Peacebuilding in Contemporary Africa : In Search of Alternative Strategies book cover
1st Edition

Peacebuilding in Contemporary Africa
In Search of Alternative Strategies

Edited By

Kenneth Omeje

ISBN 9781138492028
Published August 22, 2018 by Routledge
244 Pages

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Book Description

Peacebuilding in Contemporary Africa explores the challenges and opportunities faced by countries and societies transitioning from armed conflicts to peace in contemporary Africa. It evaluates the effectiveness, outcomes and failures of existing peacebuilding initiatives implemented by stakeholders, and proposes new strategies and approaches to facilitate the transition. The book investigates both micro- and macro-level conflicts in various parts of Africa, as well as the efforts made to resolve them and build peace. The book pays particular attention to grassroots-based micro-level conflicts often disregarded in peacebuilding literature, which tends to focus on macro-level, neo-liberal state reconstruction and peacebuilding efforts.

The book adopts an evidence-based, policy-relevant approach to peacebuilding in Africa. The various chapter contributors offer a lucid analysis and critique of some of the prevailing paradigms and strategies of peacebuilding practiced in Africa. Together, the authors recommend innovative strategies to mobilise and coordinate governance institutions and partnerships at all levels (international, regional, national, and local) to prevent conflict escalation in volatile states and advance the rebuilding of violence-affected states and communities.

Peacebuilding in Contemporary Africa provides a much-needed perspective from African scholars, and will be of interest to students, researchers, policy makers and practitioners with an interest in promoting legitimate policy interventions and sustainable peace in Africa.

Table of Contents

PART I Conceptual Debate

  1. Introduction: Peacebuilding in Contemporary Africa
  2. Kenneth Omeje

  3. The Peacebuilding and Development Debate: Is Contemporary Peacebuilding Development in Disguise?
  4. Mala Mustapha & Usman A. Tar

    PART II Neglected Dimensions of Peacebuilding: Micro-Level Conflicts

  5. Peacebuilding in Micro-level Inter-Community Conflicts in West Africa: Examples from Ghana and Nigeria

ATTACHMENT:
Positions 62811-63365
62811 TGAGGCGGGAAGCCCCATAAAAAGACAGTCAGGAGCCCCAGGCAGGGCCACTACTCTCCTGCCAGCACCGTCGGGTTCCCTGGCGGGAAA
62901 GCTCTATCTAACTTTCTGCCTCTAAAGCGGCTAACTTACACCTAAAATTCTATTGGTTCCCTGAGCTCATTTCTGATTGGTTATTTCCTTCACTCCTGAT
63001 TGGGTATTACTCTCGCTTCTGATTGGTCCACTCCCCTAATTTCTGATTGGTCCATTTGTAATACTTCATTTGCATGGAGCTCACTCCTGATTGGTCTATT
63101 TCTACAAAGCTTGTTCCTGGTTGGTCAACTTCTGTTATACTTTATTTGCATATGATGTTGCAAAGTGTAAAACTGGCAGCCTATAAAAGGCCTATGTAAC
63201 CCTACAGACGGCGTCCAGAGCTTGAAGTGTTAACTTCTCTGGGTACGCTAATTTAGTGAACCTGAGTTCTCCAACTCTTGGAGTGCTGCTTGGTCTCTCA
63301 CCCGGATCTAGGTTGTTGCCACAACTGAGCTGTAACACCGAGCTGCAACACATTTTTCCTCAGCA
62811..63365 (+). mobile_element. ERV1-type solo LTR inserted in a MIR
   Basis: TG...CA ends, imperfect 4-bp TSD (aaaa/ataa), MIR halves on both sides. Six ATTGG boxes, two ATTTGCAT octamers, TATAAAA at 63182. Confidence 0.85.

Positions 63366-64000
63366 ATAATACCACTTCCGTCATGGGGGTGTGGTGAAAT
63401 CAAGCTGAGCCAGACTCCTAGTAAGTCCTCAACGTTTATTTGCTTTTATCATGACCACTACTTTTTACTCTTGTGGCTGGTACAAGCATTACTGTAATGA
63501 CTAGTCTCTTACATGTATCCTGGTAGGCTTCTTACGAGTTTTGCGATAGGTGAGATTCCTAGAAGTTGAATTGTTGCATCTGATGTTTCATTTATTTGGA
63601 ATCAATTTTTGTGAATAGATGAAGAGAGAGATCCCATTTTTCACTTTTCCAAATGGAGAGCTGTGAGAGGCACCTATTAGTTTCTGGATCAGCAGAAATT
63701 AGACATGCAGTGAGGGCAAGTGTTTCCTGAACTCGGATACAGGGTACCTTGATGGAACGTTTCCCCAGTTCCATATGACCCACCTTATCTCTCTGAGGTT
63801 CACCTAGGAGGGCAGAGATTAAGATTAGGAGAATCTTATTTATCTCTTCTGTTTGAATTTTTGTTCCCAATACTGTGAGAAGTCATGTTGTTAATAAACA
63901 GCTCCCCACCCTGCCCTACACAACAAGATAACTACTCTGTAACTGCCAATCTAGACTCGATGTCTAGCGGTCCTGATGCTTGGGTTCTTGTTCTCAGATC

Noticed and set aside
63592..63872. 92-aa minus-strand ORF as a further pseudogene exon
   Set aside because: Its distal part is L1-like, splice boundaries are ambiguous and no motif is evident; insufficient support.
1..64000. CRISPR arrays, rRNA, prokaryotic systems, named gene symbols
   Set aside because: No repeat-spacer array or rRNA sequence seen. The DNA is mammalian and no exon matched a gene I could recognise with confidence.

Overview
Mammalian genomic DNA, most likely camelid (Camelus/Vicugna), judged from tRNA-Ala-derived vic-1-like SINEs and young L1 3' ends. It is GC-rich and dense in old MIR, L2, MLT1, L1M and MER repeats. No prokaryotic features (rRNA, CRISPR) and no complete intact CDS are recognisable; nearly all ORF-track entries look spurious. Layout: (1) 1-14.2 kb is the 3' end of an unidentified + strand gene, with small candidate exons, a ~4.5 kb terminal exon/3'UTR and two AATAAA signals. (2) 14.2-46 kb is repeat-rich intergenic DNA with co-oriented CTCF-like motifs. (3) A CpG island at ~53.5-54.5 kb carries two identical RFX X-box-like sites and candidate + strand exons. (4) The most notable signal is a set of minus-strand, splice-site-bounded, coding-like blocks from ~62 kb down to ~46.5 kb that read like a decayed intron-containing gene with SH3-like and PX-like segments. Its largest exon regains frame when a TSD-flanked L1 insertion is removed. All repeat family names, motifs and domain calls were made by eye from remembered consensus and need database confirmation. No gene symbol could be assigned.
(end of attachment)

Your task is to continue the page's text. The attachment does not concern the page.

6. Afua Boatemaa Yakohene

  7. Marginalization and Violent Conflict in the Karamoja Region of Uganda
  8. Tony Karbo

  9. Peacebuilding in Micro-Level Inter-Community Conflicts: Examples from Selected Countries in Southern Africa
  10. Pamela Machakanja and Chupicai Manuel

    PART III Conventional Wisdom and Practices in Peacebuilding: Macro-Level Conflicts

  11. Peacebuilding in Sierra Leone One and Half Decades after the Civil War: At What Stage Does a Country Cease to be Post-Conflict?
  12. Ibrahim Bangura

  13. The Task of Rebuilding Liberia
  14. T. Debey Sayndee

  15. Conflict Intervention, Insecurity and the Challenges of Peacebuilding in South Sudan
  16. Nicodemus Minde

  17. Boko Haram Insurgency, Terrorism and the Challenges of Peacebuilding in the Lake Chad Basin
  18. Usman A. Tar and Bashir Bala

  19. Obstacles to Peace and Security in North Africa
  20. Ibrahim Bangura and Sampson Lau

    PART IV In Search of Alternative Strategies

  21. Peacebuilding through Peace Education in the Horn of Africa: A Transformative Cosmopolitan Perspective
  22. Yonas Adaye Adeto

  23. Transiting from Armed Conflict to Peace in Contemporary Africa: Changing Tides, Research Findings and Future Directions

Kenneth Omeje

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Kenneth Omeje is Senior Research Associate at the University of Johannesburg, South Africa; Research Fellow at the Centre for African Studies, University of the Free State, South Africa; Visiting Professor at the Institute for Peace and Security Studies in Addis Ababa University, Ethiopia; and Visiting Professorial Fellow at the Nigerian Defence Academy, Kaduna, Nigeria. He has previously held the positions of Professor of International Relations at the United States International University in Nairobi, Kenya and Senior Research Fellow at the John and Elnora Ferguson Centre for African Studies, University of Bradford, UK.